Man, it’s been a long time.
(This is the point in the blog post where I’m supposed to explain my absence, but honestly, what fun would that be?! Don’t groan. It’ll all unravel itself in future posts anyways.)
Today is about mom, and football, and growing up.
My mom had a stroke about a month ago. She’s okay (relatively) but it scared the living daylights out of me when it happened. It was the first time I came face-to-face with my parents’ mortality, and let. me. tell. you. … That is not a fun meeting.
I’m not old, but I’m not young. Relatively speaking, anyways. Many of my close friends have parents who have passed away, and I know it happens, and The Lion King and the Circle of Life and all that, but it’s still a somber thought and it ain’t ever easy. It’s one thing to have a parent pass away when you’re an adult, but it’s a whole ‘nother thing to lose a parent as a teenager.
And this is where Craig Mager comes in.
Ah, yes. Cornerback Craig Mager, the player the Chargers selected in the third round of the 2015 NFL Draft.
Mager has one of those stories that sticks with you. His mom — (a single mother of four, Mager and three younger sisters) — passed away when he was just 15 years old; a hospital-administered overdose responsible for her death.
Mager: “It was like a nightmare. I had a little party the night before because my birthday was actually June ll and she passed away June 15, so I was hanging around with a couple friends and when I came home, I heard she was sick and that she went to the hospital. She thought she had meningitis because she had a stiff neck. So I came back that night … The next morning my youngest sister comes running into the room, talking about how my mom was unresponsive. I rolled out of bed and ran down there to see what was up. I called 911, and we found out after that.”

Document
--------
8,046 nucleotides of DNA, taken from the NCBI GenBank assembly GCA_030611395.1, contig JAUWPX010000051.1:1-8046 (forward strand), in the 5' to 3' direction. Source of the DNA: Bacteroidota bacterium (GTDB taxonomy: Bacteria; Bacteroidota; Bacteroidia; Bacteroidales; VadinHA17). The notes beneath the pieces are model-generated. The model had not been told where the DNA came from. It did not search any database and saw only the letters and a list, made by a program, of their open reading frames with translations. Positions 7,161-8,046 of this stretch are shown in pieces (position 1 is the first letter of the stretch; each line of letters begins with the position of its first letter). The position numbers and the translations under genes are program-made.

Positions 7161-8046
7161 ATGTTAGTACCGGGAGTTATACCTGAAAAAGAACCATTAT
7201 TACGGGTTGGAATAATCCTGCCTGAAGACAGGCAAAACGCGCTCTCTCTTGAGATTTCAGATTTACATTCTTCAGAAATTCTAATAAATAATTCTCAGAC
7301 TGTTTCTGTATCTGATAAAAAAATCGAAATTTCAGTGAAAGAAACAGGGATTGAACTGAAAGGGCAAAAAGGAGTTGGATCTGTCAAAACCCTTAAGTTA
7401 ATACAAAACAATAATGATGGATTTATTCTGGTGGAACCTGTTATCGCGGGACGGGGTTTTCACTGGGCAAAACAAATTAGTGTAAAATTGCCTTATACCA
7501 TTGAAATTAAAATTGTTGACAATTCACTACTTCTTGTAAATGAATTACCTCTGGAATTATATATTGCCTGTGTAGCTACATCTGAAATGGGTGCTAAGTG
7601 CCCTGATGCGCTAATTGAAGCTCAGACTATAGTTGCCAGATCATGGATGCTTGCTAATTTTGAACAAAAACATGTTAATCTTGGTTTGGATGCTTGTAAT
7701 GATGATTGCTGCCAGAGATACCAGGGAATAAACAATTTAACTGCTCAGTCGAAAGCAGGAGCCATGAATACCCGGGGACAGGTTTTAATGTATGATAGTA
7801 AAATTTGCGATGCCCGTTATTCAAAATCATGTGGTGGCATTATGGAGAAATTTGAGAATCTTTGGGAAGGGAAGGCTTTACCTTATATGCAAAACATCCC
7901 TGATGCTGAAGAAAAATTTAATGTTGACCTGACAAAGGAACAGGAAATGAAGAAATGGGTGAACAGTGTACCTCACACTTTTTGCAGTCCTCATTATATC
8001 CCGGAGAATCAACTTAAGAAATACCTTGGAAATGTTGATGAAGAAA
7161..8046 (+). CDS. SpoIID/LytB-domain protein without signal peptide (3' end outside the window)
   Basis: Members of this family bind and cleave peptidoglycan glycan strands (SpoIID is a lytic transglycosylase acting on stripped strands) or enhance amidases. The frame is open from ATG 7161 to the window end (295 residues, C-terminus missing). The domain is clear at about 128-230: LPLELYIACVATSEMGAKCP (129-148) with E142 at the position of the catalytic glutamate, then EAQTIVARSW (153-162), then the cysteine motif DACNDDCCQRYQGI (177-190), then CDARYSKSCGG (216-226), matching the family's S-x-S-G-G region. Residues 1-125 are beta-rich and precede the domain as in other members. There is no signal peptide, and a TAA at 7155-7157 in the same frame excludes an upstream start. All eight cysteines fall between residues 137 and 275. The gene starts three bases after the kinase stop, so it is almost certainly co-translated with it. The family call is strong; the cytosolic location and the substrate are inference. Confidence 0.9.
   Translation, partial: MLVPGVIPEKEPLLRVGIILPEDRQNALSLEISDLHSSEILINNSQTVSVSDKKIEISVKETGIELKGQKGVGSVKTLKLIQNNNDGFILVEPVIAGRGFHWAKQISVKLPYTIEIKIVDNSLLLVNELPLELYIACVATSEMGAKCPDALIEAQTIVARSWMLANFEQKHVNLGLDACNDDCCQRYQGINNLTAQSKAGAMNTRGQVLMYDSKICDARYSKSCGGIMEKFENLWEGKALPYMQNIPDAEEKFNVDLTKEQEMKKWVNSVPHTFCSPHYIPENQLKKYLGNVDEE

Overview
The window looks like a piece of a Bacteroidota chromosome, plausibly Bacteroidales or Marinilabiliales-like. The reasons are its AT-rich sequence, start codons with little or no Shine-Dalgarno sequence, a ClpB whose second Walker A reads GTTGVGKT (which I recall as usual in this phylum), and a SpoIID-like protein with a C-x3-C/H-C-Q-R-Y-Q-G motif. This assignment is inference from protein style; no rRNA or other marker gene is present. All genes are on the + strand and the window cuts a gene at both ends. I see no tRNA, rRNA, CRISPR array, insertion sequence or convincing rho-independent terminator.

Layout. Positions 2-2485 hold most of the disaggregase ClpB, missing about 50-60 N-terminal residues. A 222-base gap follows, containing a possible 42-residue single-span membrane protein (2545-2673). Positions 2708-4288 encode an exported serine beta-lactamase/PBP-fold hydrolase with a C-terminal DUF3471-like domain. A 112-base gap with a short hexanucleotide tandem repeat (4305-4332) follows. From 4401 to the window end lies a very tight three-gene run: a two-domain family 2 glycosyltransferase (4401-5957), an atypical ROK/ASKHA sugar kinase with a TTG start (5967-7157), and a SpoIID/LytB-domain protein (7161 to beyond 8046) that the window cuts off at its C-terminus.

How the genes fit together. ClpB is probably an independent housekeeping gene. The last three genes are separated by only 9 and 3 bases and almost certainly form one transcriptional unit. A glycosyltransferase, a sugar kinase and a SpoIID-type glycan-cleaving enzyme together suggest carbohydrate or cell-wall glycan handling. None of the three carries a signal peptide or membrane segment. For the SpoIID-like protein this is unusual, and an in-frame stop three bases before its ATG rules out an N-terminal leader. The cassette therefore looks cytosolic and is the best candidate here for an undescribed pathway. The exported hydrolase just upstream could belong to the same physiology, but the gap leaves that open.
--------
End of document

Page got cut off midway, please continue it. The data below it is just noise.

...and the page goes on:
He had to grow up fast. Though his grandma lived nearby, she was older, and the responsibility fell on Mager to parent his siblings and run the household. While his friends were carefree teens, Mager was doing his best impression of being an adult. He drove his sisters around, made them dinner, helped with homework, did chores, and — oh yeah — played football, well enough to get a scholarship to Texas State. Though he didn’t know it at the time, football would become his sanctuary; the field, a safe place to release his emotions.
One of Mager’s last memories of his mom came during a freshman game, when Mager — (then a running back) — was tackled after a play. As he got up, a player on the opposing team grabbed his facemask and some shoving ensued. Mager’s mom, who was sitting in the stands, jumped over the fence and onto the track to try and protect her first-born — an embarrassing moment for the teenager, but one he would give anything to have back.
What he would do to look up in the stands and see his mom jumping the fence to try and help him…
What he would do, indeed.
Players come and go. Teams come and go. Jobs come and go. Some stuff, though, just goes. And when it goes, it can’t come back.
Mager is a thoughtful, well-spoken young man. He focuses on being respectful and disciplined as a man before all else. He may or may not make it in the NFL, but if he does, the intangible of his mental toughness, his ability to fight adversity and step up when needed, will thread his success story.
It’s easy to get lost in your job, or your problems, or the business of everyday life. Believe me, I know. It’s easy to get lost and forget what’s important. Today, my heart goes out to all those who don’t have someone to say “Happy Mother’s Day” to, who have no phone call to make or no present to buy or no annoying brunch plans.
To all the rest of us, who still have parents we can hug and love and roll our eyes at, savor the time. Savor it while it’s here.